In an upcoming issue of The Linacre Quarterly, the official journal of the Catholic Medical Association, an article entitled, “The Breast Cancer Epidemic: 10 Facts,” will explore the scientific evidence that connects artificial contraception to breast cancer.
Father Christopher Kubat, executive director of Catholic Social Services of southern Nebraska and a medical physician, is one of the co-authors. He was asked to contribute a small portion of the article by two of the main authors, A. Patrick Schneider II, M.D., M.P.H., and Christine Zainer, M.D.
Father Kubat became acquainted with Dr. Zainer when he was still practicing medicine in Milwaukee, before he entered the seminary. Drs. Schneider and Zainer also received contributions from Nancy K. Mullen, M.D. and Amberly K. Windisch, M.D.
“It was a collaborative effort that took considerable time,” Father Kubat said. “It’s very lengthy, and there are tons of references.”
With one in eight U.S. woman diagnosed with breast cancer at some point in their lives, the article is addressing a crucial topic. Multiple medical studies have shown that women who use oral contraception experience an increased risk for developing breast cancer.
“The epidemiological data in the article is, for the most part, unknown to the general public,” Father Kubat said. “That evidence has largely been suppressed and ignored. This article is an attempt to overcome this and bring it to light.”
He added, “If one looks hard enough, they can find evidence in the medical literature between using chemical contraceptive drugs and having an abortion with breast cancer.”
Father Kubat said that even in the recent news about Hobby Lobby’s appeal to the Supreme Court to refrain from paying for four specific contraception options that cause abortion, there is a great deal of misunderstanding.
“The narrative suggests that some contraceptive drugs are not abortifacients and others are,” he said. “Make no mistake; all contraceptive drugs have as one of their mechanisms of action the abortive dimension – all of them.”
This article in The Linacre Quarterly also carefully provides the worldwide evidence for this link between an induced abortion and breast cancer.
“The recent increase in breast cancer began more than 40 years ago and was abrupt,” he pointed out. “This is no accident.”
Father Kubat said the article also will make it clear that “many of the cases of breast cancer in the world are preventable.”
It frustrates Father Kubat that in society, physicians remain ignorant of the facts and contraception has become the “sacred cow that must not be sacrificed.” He laments the heavy price that is being paid by the women who use it.
“This is the real war against women,” he maintained.
Father Kubat said he hopes that people will read the article and learn the truth. In the meantime, he is available to talk to parishes, women’s groups and anywhere else he is invited to discuss the medical evidence regarding contraception and female health. He can be reached at the Catholic Social Services office, (402) 474-1600.
Continuously published since 1934, The Linacre Quarterly is the oldest journal in existence dedicated to medical ethics. The Linacre Quarterly provides a forum in which faith and reason can be brought to bear on analyzing and resolving ethical issues in health care, with a particular focus on issues in clinical practice and research.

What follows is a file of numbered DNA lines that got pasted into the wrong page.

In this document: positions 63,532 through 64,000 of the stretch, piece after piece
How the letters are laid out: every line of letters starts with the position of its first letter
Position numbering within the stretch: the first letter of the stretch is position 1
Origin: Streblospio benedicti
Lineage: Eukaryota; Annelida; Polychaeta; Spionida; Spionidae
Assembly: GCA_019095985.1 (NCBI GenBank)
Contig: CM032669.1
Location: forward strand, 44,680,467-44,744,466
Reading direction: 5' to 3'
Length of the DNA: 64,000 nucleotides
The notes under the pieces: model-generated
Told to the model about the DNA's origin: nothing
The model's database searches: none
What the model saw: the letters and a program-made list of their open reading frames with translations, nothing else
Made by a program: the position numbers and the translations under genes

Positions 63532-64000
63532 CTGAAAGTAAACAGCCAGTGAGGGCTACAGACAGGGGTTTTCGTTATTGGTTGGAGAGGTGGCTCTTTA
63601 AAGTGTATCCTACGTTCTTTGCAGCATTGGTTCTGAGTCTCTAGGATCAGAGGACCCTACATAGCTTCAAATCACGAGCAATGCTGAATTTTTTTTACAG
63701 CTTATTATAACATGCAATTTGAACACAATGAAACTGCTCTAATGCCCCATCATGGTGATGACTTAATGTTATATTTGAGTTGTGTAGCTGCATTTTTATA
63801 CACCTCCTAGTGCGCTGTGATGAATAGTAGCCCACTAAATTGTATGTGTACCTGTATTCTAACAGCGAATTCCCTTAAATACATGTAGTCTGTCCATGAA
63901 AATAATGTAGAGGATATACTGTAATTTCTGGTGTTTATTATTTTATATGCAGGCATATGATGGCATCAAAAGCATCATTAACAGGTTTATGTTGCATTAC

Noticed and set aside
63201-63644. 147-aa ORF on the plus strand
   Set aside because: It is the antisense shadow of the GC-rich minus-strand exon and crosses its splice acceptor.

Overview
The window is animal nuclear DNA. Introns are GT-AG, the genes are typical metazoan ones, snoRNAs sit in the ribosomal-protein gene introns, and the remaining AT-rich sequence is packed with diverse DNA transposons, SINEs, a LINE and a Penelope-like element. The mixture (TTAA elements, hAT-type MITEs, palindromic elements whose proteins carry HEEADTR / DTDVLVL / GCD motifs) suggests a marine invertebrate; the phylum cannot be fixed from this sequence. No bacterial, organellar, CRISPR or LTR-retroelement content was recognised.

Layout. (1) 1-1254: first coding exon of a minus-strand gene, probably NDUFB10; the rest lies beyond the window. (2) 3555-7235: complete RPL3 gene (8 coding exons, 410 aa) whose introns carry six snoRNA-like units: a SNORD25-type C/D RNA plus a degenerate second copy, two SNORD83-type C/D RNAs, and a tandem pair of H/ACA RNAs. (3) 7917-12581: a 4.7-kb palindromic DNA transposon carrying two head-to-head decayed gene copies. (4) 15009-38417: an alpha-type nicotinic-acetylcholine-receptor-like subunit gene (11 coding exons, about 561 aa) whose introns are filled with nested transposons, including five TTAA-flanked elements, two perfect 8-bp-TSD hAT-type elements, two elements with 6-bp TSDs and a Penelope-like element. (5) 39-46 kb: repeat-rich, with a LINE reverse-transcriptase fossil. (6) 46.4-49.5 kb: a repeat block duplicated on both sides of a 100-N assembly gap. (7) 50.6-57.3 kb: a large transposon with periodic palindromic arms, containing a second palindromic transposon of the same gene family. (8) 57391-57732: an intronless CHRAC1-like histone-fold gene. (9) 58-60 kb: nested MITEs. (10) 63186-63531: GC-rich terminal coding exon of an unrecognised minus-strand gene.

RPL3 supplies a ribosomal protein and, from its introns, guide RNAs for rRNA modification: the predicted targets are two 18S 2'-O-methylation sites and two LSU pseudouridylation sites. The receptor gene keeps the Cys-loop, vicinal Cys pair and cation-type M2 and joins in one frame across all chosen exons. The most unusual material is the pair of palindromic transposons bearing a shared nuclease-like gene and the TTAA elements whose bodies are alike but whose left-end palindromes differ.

This article was originally published in the Lincoln, Neb., diocesan paper, the Southern Nebraska Register. Reprinted here with permission.
London, England, Jul 21, 2014 (CNA) -
Tony Palmer, a Protestant Christian leader and a close friend of Pope Francis, passed away in the U.K. on Sunday due to injuries suffered in a motorcycle accident.
The Order of the Ark Community, an internet-based Christian group overseen by Palmer, announced his July 20 death on its website.
Palmer was born in the U.K. and grew up in South Africa. He was a member of the Communion of Evangelical Episcopal Churches, which views itself as “standing with in the Celtic and Anglican traditions” of Christianity.
He knew the Pope from his time in Argentina, when Bergoglio was Archbishop of Buenos Aires.
Palmer recounted his friendship with Pope Francis at a February gathering of Pentecostal leaders organized by the Texas-based Kenneth Copeland Ministries.
Palmer said he considered the Pope to be one of his three “spiritual fathers.” The two studied together and met often.
Palmer and Pope Francis had a meeting in mid-January during which they discussed Christian unity. Pope Francis suggested he record a video message on Palmer’s phone, and the message was then presented at the Pentecostal gathering.
In the message, the Pope described Palmer as “my brother,” saying the two have been “friends for years.”
“We have a lot of cultural riches and religious riches. And we have diverse traditions,” the Pope told the Pentecostal gathering. “But we have to encounter one another as brothers.”
He said that Christians had been separated by “sins” and “misunderstandings throughout history,” voicing his yearnings that the separation will end in communion.
“Let’s give each other a spiritual embrace and let God complete the work that he has begun,” Pope Francis said.
Palmer had urged Protestant Evangelical leaders to sign the 1999 Joint Declaration on the Doctrine of Justification signed by representatives of the Church and of the Lutheran World Federation. He thought the document “brought an end to the Protest” of the Protestant Reformation.